Two garbage bags full of dead birds separate four Brooklyn buddies from their dreams in actor-playwright Matthew Klein's debut production, "The Common Man."
Japs Peretti (Klein), estranged son of a Mafia don, looks to rival mafioso Joey the Saint for the half-million dollars he needs to open a mob-themed restaurant and nightclub. Japs is a talker, given to self-deluding motivational speeches ("tomorrow is the beginning of the new forever."). With his pathological-liar brother Stanley (Kevin Brief), neurotic failed screenwriter Leonard Rosenblatter (Carl J. Johnson) and Sinatra-wannabe Peter (Greg Littman), Japs is sent to earn the money that will finally send each on the fast-track, by retrieving a safe-deposit key hidden in one of those dead birds.
The characters are bumbling failures. The Mob story, while entertaining on its own, really serves to set up the darkly seriocomic second act. With failure yet again knocking on their door, these "common" men must answer to the sympathetic hit man (a sly and understated Art LaFleur) sent to their living room. Very little of the great suspense in "The Common Man" comes from the plot. The many twists and turns in the play are the logical outcome of these four dreamers, forced at gunpoint to confront their failure and come up with a reason for living.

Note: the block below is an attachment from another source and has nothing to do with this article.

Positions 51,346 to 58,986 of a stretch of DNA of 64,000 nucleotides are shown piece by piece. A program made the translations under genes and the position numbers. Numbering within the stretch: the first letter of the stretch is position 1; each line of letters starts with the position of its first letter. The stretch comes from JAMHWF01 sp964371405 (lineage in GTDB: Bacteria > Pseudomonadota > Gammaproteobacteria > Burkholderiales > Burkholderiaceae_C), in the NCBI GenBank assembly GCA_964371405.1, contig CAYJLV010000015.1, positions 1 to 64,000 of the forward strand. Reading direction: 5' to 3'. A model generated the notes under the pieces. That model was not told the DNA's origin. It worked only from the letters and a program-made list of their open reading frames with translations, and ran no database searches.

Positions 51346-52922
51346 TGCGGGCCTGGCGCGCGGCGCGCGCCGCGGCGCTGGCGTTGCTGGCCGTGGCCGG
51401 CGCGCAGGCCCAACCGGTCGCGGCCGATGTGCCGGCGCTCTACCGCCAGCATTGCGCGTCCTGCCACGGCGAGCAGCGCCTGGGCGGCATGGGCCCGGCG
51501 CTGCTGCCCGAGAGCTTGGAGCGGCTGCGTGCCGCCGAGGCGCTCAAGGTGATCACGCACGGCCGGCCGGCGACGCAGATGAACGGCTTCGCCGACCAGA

Klein, 30, a native of Flatbush, Brooklyn, graduated from Yeshiva University before turning to acting full time. After his early work at Manhattan's Neighborhood Playhouse, Klein came out to California three years ago and has landed roles on stage and in television shows including "Chicago Hope." With an enthusiasm akin to Japs', Klein makes light of the mafia angle and implied violence in his play. "I always start writing from pain -- that's where the comedy comes from," he says. "The violence in the play is really secondary to the characters." It's those characters -- sad, funny, and too recognizable for comfort -- who will stay with the audience long after the "common" mafia story fades to black.
"The Common Man" at The MET Theater, 1089 N. Oxford Ave., Hollywood. $20. Thurs.-Sat., 8 p.m.; Sun., 2 p.m.; Jan. 24-March 2. For reservations or more information, call (323) 957-1152.